4. Build trust. Increase trust by keeping conversations and other communications with your mentee confidential, honouring your scheduled meetings and calls, consistently showing interest and support, and being honest. Avoid talking negatively about others, too.

  5. Determine goals. Before you can help your mentee achieve their goals, they need to first be identified. Only then can you start developing your mentee's capacity for learning and achieving those goals. Ask thought-provoking questions and give them time to brainstorm if needed.


Ensuring a positive mentorship journey

You want your mentee’s experience to be as rewarding as possible, so once you've exchanged information and set goals, it's time to start giving input and support. You might be surprised at how it's often the little things that have the biggest impact!

  1. Provide feedback. Feedback—positive or negative—is a gift. Build your mentee’s confidence by providing both supportive feedback and constructive criticism, and help them view setbacks as learning experiences.

  2. Listen actively. Active listening not only establishes rapport but creates a positive, accepting environment of open communication and ascertains your mentee's interests and needs. Using body language (such as making eye contact) also shows that you’re paying attention.

  3. Encourage and inspire. Give encouragement by commenting favourably on accomplishments. Respond to frustrations and challenges with words of support, and inspire your mentee to excel by sharing experiences, mistakes and successes encountered by you or people who’ve inspired you along the way.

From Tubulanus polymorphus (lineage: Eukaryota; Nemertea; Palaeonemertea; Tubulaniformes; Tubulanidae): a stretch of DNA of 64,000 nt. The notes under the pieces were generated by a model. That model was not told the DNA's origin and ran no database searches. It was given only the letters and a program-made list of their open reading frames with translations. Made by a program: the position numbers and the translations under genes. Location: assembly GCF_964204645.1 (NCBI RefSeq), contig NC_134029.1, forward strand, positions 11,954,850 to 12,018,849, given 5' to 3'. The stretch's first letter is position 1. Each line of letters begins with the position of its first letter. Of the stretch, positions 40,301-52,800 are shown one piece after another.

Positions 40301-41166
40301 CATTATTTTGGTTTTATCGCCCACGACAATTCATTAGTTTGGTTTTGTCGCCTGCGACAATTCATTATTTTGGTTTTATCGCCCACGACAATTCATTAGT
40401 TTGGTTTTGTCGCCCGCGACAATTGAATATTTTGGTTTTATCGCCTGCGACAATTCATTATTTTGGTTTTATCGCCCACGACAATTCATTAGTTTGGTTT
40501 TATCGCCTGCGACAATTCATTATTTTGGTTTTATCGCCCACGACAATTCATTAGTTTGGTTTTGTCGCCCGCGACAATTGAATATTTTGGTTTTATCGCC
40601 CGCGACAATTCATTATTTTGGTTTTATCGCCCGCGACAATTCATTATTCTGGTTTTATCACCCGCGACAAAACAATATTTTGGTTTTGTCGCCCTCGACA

4. Work towards goals and deepen the engagement. Help your mentee work towards achieving their goals through conversations, learning and development activities, and other resources like people, books, articles, and web-based information. Sharing useful examples and processes can also be very helpful.

  5. Challenge them to think outside the box. Favour asking questions over giving advice to help your mentee think more broadly and deeply. If they’re stuck in an immediate crisis, help them see the big picture.

Ending the mentoring journey

When the time comes to bring the formal mentoring relationship to a close, look at how far your mentee has come and how much they’ve grown. Reflect on their initial goals, progress and accomplishments, explore the challenges that may lie ahead, and plan for their continued success.

Reflect on your mentoring practice, too. What are the changes you see in yourself and in the way you approach your work as a result of the mentoring relationship? Now’s a good time to ask for your mentee’s feedback!


The gift that keeps on giving

Don't forget to explore your mentee’s own interest in mentoring. They now know the benefits of the experience first-hand, and will hopefully be ready to pay it forward by giving a promising individual the same rewarding experience.

With mentoring, the mentee’s success is the mentor’s ultimate reward, making giving as rewarding as receiving. It’s a win-win!